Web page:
18. John Hartz says:

    ATTP: Recommend that your first OP of the New Year be based on the information presented in:

    Experts Say We Should Tax Meat Eaters the Same Way We Tax Smokers by Lou Del Bello, Earth & Energy, Futurie Society, Futurism, Dec 26, 2017

    The comment thread such a post would generate might just set a record for this site.

  19. Happy New Year everyone, and all the best for 2018.

  20. John Hartz says:

    A heads up…

    New report on January 10: Climate Change Web Content Under Trump, Press Release, Environmental Data & Governance Initiative (EDGI), Dec 31, 2017

    On January 10, 2018 the Environmental Data & Governance Initiative (EDGI) will release Changing the Digital Climate: How Climate Change Web Content is Being Censored Under the Trump Administration, the third installment of EDGI’s series of reports evaluating the environmental impacts of the first year of the Trump administration.

    Changing the Digital Climate draws on the growing library of reports produced by EDGI’s website monitoring working group, which monitors changes to tens of thousands of federal webpages relating to environment, climate, and energy. We describe trends in the treatment of climate change across federal websites, including a clear pattern of censorship of climate change information and resources. While there is no evidence that any climate data have been removed, we document significant language shifts and loss of public access to information.

    Key Findings:

    > Removal of information and key documents downplaying US involvement in international climate change efforts.

    > Systematic changes to language about climate change, such as replacement of “climate change” and “greenhouse gases” with vaguer terms such as “sustainability” and “emissions,” and removal of terms such as “clean energy.”

    > Widespread shifts deemphasizing renewable fuels as replacements for fossil fuels, and prioritization of job creation and economic growth.

    > Removal or significant de-emphasis of climate change information from many agencies’ websites, most notably the EPA.

    These documented changes matter because they:

    > Make it harder for the public to access the results of years of scientific and policy research funded by their tax dollars.

    > Diminish our democratic institutions, such as notice-and-comment rulemaking, which depend on an informed public.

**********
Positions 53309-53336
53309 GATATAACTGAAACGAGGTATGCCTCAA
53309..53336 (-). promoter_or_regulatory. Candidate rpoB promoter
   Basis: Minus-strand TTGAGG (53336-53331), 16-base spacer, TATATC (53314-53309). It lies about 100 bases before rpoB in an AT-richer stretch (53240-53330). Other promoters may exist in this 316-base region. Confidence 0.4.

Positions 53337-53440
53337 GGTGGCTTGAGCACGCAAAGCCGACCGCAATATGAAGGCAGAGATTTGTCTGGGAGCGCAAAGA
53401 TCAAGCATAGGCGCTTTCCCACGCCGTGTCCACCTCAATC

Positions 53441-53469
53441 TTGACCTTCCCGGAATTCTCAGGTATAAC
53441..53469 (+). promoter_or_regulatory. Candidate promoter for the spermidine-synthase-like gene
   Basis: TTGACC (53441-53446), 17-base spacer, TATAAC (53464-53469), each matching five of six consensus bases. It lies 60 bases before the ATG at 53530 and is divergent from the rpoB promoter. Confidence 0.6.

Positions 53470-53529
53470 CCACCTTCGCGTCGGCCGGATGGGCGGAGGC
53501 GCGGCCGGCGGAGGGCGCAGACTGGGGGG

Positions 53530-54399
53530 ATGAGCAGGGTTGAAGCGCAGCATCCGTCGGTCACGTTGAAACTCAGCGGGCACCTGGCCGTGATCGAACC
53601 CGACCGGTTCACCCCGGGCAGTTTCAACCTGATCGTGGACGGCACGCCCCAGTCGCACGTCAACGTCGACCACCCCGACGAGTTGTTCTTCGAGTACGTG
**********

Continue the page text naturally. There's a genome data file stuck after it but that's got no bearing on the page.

> Can confuse the public if significant changes are not sufficiently justified.

    > Contribute to broader climate denialist efforts that obscure and cast doubt on the scientific consensus on climate change, hampering critically-important efforts to mitigate and adapt to climate change.

    The Environmental Data and Governance Initiative (EDGI) is an international network of academics and nonprofits addressing potential threats to federal environmental and energy policy, and to the scientific research infrastructure built to investigate, inform, and enforce them. EDGI documents, contextualizes, and analyzes current changes to environmental data and governance practices through multidisciplinary and cross-professional collaborative work. EDGI fosters the stewardship and expansion of public knowledge through building participatory civic technologies and infrastructures to make data and decision-making more accessible. EDGI creates new communities of practice to enable government and industry accountability.

  21. RickA says:

    Happy new year ATTP, and to all your readers!

  22. verytallguy says:

    Happy New Year all, and thanks to ATTP for the blog.

    Might be worth adding that the year apparently closed with an all time record low Arctic ice extent.


  23. Henrique C says:

    Love to follow your blog (aspiring Engineering Physicist here) ! Hope to get more in-depth readings on your previous posts. By the way, is there an introduction post on Climate Physics?

    Hope you have a good year!

  24. Happy new year to all, keep up the good work ATTP!

  25. torroslo says:

    Keep writing! As a lurker, I am inspired by your physics-based commentary on so many items that I think should not be controversial, yet somehow, they are. Politics, power, and commercial self-interest find remarkable ways to deny the hard-won human knowledge that we have gained. Whether you know what your purpose for the blog is or not, many of us are finding inspiration and purpose in reading it!

  26. Pingback: The worst physics blog is probably And Then There’s Physics. | context/Earth

  27. Paul P. (at least, I assume it is you),
    I can’t actually find your “The worst physics blog is probably And Then There’s Physics” post. Anyway, rather than wasting your time here, maybe it would be best if you found a site that was more suited to your considerable talents.

  28. I really don’t know what you are talking about.

  29. Paul,
    Really? I was referring to the pingback from context/Earth called “The worst physics blog is probably And Then There’s Physics”. Not you?

  30. I don’t know. I will have to ask my blog mod/admin to see what happened.